Were he alive today, it is telling that his message would still be essentially the same. It is troubling that unemployment is so high — indeed, far higher than it was in 1963 — and that we are so caught up in details of deficits and debt ceilings that we question whether government has any moral duty to serve the poor, help feed the hungry and assist the sick. Today, Dr. King would still be asking questions that reveal the moral meaning of our policies. And he would still challenge our leaders to answer those questions — and to act on their beliefs.
August 25, 2011
No one in his right mind would today argue that there is no place for the federal government in the reawakening of America. Indeed, we need another Republican-sponsored Marshall Plan for our cities and schools.
It is my earnest hope, and indeed the hope of all mankind, that from this solemn occasion a better world shalll emerge out of the blood and carnage of the past.
It seems a great hardship, indeed, for a young man with an ambition to do something in the world to be compelled to pay his own way through school and college by hard work. But history shows us that the men who have led in the van of human progress have been, as a rule, self-educated, self-made.
Pushing to the Front or, Success Under Difficulties (1894)
The hope that poverty and ignorance may gradually be extinguished, derives indeed much support from the steady progress of the working classes during the nineteenth century.
Never doubt that a small group of thoughtful committed citizens can change the world; indeed, it's the only thing that ever has.
Never doubt that a small group of thoughtful committed citizens can change the world. Indeed, it is the only thing that ever has.
Truth, indeed, is something that is believed in completely only by persons who have never tried personally to pursue it to its fastness and grab it by the tail.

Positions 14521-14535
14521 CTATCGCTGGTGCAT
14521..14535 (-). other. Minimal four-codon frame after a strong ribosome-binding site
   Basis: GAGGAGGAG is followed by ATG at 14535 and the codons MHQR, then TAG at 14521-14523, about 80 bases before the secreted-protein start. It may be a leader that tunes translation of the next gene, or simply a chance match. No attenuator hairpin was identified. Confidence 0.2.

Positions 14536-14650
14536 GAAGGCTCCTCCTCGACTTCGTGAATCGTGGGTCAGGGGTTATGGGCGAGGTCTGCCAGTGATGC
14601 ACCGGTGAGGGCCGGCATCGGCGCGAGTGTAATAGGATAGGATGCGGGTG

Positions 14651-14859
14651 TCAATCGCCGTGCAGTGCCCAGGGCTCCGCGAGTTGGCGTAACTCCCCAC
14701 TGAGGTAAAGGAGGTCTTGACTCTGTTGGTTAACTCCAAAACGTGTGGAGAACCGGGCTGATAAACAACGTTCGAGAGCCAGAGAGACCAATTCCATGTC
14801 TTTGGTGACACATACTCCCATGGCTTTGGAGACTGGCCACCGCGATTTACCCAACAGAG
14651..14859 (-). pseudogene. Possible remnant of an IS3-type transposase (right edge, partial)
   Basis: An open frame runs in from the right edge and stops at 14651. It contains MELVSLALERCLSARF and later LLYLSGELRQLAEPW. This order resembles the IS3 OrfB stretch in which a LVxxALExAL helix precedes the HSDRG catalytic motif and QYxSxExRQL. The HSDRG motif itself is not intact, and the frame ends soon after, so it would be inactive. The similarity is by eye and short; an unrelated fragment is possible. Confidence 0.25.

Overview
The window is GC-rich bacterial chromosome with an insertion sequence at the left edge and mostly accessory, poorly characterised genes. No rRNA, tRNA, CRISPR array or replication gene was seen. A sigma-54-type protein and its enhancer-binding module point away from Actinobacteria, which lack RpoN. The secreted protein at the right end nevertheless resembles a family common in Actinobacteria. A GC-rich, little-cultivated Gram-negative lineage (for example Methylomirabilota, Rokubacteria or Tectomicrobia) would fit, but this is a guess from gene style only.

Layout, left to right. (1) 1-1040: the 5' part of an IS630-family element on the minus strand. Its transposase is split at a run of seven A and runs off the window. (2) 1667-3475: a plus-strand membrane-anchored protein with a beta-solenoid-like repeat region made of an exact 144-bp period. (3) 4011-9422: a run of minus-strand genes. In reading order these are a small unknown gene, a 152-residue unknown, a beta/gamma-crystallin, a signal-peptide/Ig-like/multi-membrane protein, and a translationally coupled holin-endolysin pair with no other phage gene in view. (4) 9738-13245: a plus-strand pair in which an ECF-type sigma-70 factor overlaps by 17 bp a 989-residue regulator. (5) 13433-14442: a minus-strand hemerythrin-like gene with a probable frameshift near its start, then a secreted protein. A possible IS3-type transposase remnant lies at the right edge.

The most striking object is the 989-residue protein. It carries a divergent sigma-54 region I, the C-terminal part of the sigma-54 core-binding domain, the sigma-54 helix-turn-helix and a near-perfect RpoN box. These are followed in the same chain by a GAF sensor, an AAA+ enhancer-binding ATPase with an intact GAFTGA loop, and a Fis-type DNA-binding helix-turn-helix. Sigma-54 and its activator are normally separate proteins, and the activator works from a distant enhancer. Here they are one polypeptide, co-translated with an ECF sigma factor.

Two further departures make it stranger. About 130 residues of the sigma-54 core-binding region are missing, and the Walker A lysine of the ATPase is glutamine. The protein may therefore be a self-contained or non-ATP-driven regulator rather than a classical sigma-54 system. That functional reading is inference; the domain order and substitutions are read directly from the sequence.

Prejudices, Third Series (1922)
The truth, indeed, is something that mankind, for some mysterious reason, instinctively dislikes. Every man who tries to tell it is unpopular, and even when, by the sheer strength of his case, he prevails, he is put down as a scoundrel.
Chicago Tribune (23 May 1926)
Empire may be gained by gold, not gold by empire. It used, indeed, to be a proverb that "It is not Philip, but Philip's gold that takes the cities of Greece."
It is not histories I am writing, but lives; and in the most glorious deeds there is not always an indication of virtue or vice, indeed a small thing like a phrase or a jest often makes a greater revelation of a character than battles where thousands die.
Our nation is indeed fortunate that we can still draw on an immense reservoir of courage, character, and fortitude, that we are still blessed with heroes like those of the space shuttle Challenger. Man will continue his conquest of space. To reach out for new goals and ever-greater achievements, that is the way we shall commemorate our seven Challenger heroes.
Why, indeed, is it necessary to summon trouble, – which must be endured soon enough when it has once arrived, or to anticipate trouble and ruin the present through fear of the future? It is indeed foolish to be unhappy now because you may be unhappy at some future time.
Epistulae morales ad Lucilium, On Despising Death
Prodigality is indeed the vice of a weak nature, as avarice is of a strong one; it comes of a weak craving for those blandishments of the world which are easily to be had for money, and which, when obtained, are as much worse than worthless as a harlot's love is worse than none.
Notes from Life (1853)